Thoughts of England

As part of my preparation for a year abroad I have compiled a photograph album to take with me, partly for my own pleasure, and to remind me of home when I feel the need to see familiar faces and reminders of “my life before”, and partly as a conversation piece to show my new friends in the Gambia what that life was like, as I’m sure they will be just as fascinated by life in the UK, as I expect to be by their life in West Africa.

This album began as a collection of photographs taken from my youth to the present day, so shows my childhood home, my parents and siblings, friends from university days in Newcastle, family life, scenes from my work at auction sales and on the farm; family, friends and colleagues from the present and recent past, and scattered amongst them for variation, pictures of the area in which I live.


Not just the picturesque moors and dales of North Yorkshire, but also the splendours of York Minster and Castle Howard, the small market town where I live, beaches at Scarborough and Filey, cattle markets, pheasant shooting with local farmers, and of course a picture of H M Queen Elizabeth and members of the Royal Family with the Bishop of Leicester attending a church service. I thought it would give a window into a different world and show how the English live, but this weekend I have added to it something quintessentially English which will probably be completely incomprehensible to a West African farmer.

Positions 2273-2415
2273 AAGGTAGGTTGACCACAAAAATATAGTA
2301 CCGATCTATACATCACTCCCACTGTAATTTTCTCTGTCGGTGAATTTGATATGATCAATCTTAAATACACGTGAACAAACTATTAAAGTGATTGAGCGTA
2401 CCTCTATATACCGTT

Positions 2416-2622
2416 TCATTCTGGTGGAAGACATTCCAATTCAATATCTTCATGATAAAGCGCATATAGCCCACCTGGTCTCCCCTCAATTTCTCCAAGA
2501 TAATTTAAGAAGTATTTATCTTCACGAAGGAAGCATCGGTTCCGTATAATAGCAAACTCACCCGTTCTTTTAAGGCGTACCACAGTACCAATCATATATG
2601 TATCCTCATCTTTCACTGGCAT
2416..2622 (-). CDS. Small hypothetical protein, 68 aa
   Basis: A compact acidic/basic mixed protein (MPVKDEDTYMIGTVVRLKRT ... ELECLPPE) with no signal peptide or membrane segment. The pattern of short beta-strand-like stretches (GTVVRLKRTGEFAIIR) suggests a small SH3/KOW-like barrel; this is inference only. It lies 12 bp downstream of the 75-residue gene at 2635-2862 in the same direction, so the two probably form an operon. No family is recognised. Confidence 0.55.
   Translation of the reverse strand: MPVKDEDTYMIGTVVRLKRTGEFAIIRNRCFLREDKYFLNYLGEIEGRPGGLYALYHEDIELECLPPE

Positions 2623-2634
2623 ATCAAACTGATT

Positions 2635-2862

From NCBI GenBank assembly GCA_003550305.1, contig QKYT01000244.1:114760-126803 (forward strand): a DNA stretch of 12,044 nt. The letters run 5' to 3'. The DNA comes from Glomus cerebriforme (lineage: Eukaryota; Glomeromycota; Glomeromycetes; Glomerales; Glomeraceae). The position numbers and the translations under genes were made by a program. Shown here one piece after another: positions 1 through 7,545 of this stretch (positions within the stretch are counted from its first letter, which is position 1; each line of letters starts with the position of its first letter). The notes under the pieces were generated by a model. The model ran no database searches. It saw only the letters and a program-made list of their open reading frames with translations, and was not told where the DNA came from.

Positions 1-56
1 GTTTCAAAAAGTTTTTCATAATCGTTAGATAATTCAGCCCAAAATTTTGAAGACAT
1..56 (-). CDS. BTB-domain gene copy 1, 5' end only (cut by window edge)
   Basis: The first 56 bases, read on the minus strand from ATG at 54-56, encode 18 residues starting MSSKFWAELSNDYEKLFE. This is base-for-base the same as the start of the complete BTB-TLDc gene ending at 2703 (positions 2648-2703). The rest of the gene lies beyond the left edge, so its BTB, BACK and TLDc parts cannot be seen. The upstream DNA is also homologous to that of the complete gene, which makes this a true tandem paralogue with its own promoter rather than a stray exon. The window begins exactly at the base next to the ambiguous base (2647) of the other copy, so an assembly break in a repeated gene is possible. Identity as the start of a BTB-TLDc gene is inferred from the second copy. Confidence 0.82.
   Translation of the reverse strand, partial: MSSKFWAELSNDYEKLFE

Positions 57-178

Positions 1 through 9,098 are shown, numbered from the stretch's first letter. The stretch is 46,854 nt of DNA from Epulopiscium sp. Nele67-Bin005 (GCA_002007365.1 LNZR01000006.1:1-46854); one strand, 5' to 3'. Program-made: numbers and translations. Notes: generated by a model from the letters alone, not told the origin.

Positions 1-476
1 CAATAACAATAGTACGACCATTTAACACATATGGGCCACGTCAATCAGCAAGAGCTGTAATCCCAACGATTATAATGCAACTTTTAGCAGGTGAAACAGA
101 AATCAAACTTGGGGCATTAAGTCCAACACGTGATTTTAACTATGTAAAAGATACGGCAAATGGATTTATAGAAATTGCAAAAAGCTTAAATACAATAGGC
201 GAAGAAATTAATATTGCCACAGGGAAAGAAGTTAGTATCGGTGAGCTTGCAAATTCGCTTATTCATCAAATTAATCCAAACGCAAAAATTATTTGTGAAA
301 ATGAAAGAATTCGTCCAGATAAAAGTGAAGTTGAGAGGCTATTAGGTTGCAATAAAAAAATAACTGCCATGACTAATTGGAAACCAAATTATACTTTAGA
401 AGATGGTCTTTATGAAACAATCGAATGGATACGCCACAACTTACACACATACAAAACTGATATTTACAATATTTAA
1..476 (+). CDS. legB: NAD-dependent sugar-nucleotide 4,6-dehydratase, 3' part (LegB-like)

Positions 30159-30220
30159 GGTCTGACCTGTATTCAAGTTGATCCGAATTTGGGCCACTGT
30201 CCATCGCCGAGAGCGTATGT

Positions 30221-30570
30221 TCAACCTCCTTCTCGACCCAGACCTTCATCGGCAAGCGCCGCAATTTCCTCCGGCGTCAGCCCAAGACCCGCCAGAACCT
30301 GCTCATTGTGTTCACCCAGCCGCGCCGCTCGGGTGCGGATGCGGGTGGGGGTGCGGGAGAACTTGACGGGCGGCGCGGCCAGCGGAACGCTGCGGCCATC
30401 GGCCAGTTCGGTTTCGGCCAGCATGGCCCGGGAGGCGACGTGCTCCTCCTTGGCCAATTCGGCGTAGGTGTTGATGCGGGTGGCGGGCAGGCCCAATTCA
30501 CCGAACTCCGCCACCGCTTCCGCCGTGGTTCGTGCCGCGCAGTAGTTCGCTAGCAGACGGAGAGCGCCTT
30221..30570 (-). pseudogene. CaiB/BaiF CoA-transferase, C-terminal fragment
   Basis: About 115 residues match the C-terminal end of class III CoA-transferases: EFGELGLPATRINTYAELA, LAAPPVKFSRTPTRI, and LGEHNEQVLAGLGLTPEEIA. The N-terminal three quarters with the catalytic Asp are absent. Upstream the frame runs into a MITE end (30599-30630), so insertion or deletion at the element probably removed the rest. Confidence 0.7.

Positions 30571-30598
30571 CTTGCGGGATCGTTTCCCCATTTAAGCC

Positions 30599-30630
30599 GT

For this weekend I have been staying with friends in a small village in Northamptonshire and attending the annual Farthingstone village pantomime. My friend Peter writes a script (Jack and the Beanstalk this year, based on the well known fairy tale but with plenty of local and topical references) and he and a few locals spend several weeks rehearsing and then put on three performances of a two hour show for the entertainment of the villagers and to raise funds for the village hall.  It’s certainly not the National Theatre as the hall is tiny, with an open stage at one end, no curtain, only one exit/entrance to the stage, and about ninety seats for the audience, which were all filled at each performance.  It’s amazing what they achieve in the limited space but they put on a very entertaining show for children and adults alike with plenty of jokes, music, singing and audience participation.

The performance on Saturday night was recorded so I’m hoping to be able to load a copy of the film onto my laptop. I have no idea what the Gambians will make of it – a rather large and well padded dame with bright orange hair and lipstick applied with a yard brush singing falsetto, a French maid with feather duster and dubious accent, a sinister “baddie” in black leather trench coat and jackboots, a lovable pantomime dog, an emotional Irish nun, and a large hairy green Scottish giant may all need translating. Still although the dame may take some explaining, at least there wasn’t a principal boy too to complicate matters – that might have been just too much! As for magic beans which grow overnight……oh well, hopefully the farmers won’t expect me to provide new seed as part of my placement with the Ministry of Agriculture and perhaps some of the other volunteers will understand!